In response to concerns raised by the Citing Slavery Project, the Bluebook has made a rare between-edition change to rule 10.7.1 on citation to cases.  This change is reflected in the 2021 printing of The Bluebook Twenty-First Edition was first published in 2020.

According to the Bluebook’s Noteworthy Changes to the 2021 Printing:

Rule 10.7.1(d) now covers slave cases. For cases involving an enslaved person as a party, use the parenthetical “(enslaved party).” For cases involving an enslaved person as the subject of a property or other legal dispute but named as a party to the suit, use the parenthetical “(enslaved person at issue).” For other cases involving enslaved persons, use an adequately-descriptive parenthetical.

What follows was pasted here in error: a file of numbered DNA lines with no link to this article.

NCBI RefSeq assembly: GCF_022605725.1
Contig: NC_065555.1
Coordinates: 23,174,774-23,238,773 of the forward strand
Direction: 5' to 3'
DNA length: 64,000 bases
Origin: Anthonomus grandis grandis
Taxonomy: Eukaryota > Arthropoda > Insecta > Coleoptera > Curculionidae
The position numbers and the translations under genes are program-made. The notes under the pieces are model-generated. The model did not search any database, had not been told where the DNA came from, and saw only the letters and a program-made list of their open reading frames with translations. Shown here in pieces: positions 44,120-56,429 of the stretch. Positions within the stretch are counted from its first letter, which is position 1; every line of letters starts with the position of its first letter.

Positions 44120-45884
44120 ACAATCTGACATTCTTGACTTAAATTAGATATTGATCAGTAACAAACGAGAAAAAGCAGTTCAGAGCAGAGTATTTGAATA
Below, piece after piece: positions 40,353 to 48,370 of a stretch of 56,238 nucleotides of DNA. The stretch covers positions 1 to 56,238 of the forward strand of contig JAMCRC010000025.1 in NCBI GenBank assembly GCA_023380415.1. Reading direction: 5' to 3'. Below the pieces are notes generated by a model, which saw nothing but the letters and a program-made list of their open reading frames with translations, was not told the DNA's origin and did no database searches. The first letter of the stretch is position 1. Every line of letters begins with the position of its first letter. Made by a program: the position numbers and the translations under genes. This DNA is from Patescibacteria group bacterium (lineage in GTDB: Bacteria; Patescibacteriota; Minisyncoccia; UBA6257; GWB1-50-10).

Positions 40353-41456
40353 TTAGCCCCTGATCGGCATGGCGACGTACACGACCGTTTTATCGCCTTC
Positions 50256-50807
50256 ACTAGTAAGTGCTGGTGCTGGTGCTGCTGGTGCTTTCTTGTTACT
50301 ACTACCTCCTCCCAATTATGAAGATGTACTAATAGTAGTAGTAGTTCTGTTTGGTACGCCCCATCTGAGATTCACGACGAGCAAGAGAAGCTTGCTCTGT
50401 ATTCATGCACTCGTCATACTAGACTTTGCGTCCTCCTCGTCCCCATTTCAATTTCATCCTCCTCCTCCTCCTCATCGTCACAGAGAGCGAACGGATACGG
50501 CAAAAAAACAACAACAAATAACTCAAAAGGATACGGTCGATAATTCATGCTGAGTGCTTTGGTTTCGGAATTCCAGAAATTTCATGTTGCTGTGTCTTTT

• Dred Scott v. Sanford, 60 U.S. (19 How.) 393 (1857) (enslaved party), superseded by constitutional amendmentU.S. Const. amend. XIV.

  • Wall v. Wall, 30 Miss. 91 (1855) (enslaved person at issue).

Hat tip to C|M|Law Library Blog